If you would like to see what I look like and a bit more about me, please go to



New Captain of the Titanic

Media reporting on Latham's retirement and speculation as to the next ALP leader has been interesting. The Daily Liberal Party Press Release - aka "The Australian" - predictably kicked Latham while he was down in its blinkered editorial. I grant that he's never been a great handler of the media - in fact, people in general seem to be his weakness as both party leader and politician - but the Murdoch media has been nothing short of predatory in helping the Libs to take him down.

Over at Fairfax in the Herald, Margo Kingston (the last of the dreamers, along with Alan Ramsay) would like to see Kevin Rudd at the helm with Julia Gillard his deputy. I think this is very optimistic and hopeful to the point of naive. Rudd, although incredibly intelligent and a strong performer (and someone who I think would shit on Downer as Foreign Affairs minister), does not strike me as a man of the people. But then again neither has Howard. The amount of times Howard looks as though he's concealing nausea behind his nauseating grin whenever he has to touch anybody earning under 200k a year could be in the thousands now. Beazley, for all his shortcomings, is far more affable than Rudd and especially Latham.

Gillard I am a big fan of in principle. She's a woman from the Left and in my more idealistic days I would have equated these characteristics with the future of the ALP. But it seems to me in the current political climate there is no way a woman from the Left will be the one to take on and defeat Howard. Not least would she have many men in her own party destabilising her leadership, but the way I read the electorate, the bulk of voters are not ready for a female PM. But maybe the time is right for her to become deputy. If the Left gets the deputy leader position - and operate on an affirmative action policy - then it's probably a good idea before the election to shaft Jenny Macklin, a fairly ineffectual shadow Education minister, and put in Gillard, who has successfully taken on Pope Tony Abbott III in Health and is a great parliamentary performer.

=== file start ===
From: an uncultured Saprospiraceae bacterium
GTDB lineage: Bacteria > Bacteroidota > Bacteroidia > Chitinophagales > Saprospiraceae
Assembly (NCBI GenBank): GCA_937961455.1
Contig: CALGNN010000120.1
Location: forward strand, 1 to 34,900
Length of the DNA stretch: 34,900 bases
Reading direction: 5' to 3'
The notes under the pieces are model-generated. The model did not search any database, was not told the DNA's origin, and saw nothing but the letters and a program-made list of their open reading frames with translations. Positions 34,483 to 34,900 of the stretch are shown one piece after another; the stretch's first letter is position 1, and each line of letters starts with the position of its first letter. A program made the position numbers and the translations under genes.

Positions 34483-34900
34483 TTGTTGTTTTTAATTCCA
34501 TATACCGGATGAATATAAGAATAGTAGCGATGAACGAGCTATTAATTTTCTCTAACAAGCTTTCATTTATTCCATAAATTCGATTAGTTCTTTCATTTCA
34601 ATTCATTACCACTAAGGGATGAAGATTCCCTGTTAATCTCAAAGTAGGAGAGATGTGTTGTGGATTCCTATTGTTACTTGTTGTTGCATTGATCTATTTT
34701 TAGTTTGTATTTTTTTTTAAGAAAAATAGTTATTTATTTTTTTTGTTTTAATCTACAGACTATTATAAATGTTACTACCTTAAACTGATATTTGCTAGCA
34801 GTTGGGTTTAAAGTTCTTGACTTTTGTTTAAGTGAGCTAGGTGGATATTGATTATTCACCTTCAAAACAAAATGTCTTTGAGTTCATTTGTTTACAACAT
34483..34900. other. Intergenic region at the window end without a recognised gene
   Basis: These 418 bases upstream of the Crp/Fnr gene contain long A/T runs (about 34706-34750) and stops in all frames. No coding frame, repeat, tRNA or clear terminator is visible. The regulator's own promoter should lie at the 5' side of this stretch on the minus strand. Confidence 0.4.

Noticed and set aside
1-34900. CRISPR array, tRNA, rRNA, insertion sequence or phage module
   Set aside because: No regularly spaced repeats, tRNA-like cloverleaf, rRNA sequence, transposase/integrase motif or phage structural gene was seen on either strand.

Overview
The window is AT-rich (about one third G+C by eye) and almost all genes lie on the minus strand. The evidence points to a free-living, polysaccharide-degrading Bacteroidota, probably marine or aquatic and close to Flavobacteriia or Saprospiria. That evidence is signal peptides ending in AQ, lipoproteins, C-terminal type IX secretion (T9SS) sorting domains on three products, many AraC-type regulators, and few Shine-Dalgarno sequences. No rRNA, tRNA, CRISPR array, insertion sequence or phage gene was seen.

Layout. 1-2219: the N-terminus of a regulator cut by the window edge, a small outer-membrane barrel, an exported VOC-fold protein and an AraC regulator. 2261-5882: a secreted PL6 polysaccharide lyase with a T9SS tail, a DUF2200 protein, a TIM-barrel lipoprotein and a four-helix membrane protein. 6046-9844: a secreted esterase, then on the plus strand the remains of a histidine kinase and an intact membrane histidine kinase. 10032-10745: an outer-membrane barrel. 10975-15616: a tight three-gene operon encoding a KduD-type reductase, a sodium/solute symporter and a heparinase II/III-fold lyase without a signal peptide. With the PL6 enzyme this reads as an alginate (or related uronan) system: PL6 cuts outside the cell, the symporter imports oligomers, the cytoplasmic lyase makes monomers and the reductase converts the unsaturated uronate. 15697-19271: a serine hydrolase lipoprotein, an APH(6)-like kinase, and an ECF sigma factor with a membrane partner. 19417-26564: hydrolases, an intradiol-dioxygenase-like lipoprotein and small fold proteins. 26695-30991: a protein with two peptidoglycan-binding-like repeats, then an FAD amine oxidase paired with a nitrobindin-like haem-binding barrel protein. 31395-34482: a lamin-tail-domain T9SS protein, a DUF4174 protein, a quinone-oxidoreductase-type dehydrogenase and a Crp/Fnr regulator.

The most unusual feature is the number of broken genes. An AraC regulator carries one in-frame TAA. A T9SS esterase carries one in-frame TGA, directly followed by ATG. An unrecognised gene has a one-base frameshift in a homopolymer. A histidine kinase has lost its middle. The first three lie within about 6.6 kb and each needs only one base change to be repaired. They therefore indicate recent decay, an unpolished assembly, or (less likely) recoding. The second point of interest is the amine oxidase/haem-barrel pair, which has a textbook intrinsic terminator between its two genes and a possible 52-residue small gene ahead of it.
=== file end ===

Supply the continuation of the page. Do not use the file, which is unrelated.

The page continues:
Kingston's argument that "a return to Beazley would be a return to small target NSW right style" is flawed. Does she actually believe Latham was anything more than the small target NSW right style? And given that she has been quite fawning over Latham since he announced his resignation - "it is a tragedy for Australia as well as for Mark Latham that his health has forced his departure from public life" (no Margo, a tragedy for Australia is Port Arthur or the Bali bombings. This is just a guy resigning as Opposition leader) - she can't have it both ways. Either she's critical of all "small target NSW right style" men or she argues against Beazley on different grounds. There is the generational concern argument, but let's face it: Latham was the new generation and look how well that went.

I say put Beazley back in, pair him up with Gillard, pray for the Libs to do something particularly horrendous close to the 2007 election (considering what they've got away with so far, it would seem the proverbial pants down in the kindergarten scenario is required, and even then they can probably get away with it by claiming that their public servants didn't correctly inform them that taking down one's pants in a kindergarten is inappropriate), let interest rates raise and hopefully the Kaths and Kims of Fountain Lakes and Kellyville will decide there's more in it for them with Labor.


Thursday, January 20, 2005

Which cartoon character am I?

I know this is a burning question many of us ask ourselves repeatedly. Thankfully, I now have the answer thanks to a very scientific test distrubuted today by my boss:

You are Arnold:You have lots of friends and you are also popular, always willing to give advice and help out a person in need. You are very optimistic and you always see the bright side of things. Some good advice: try not to be too much of a dreamer, if not you will have many conflicts with life.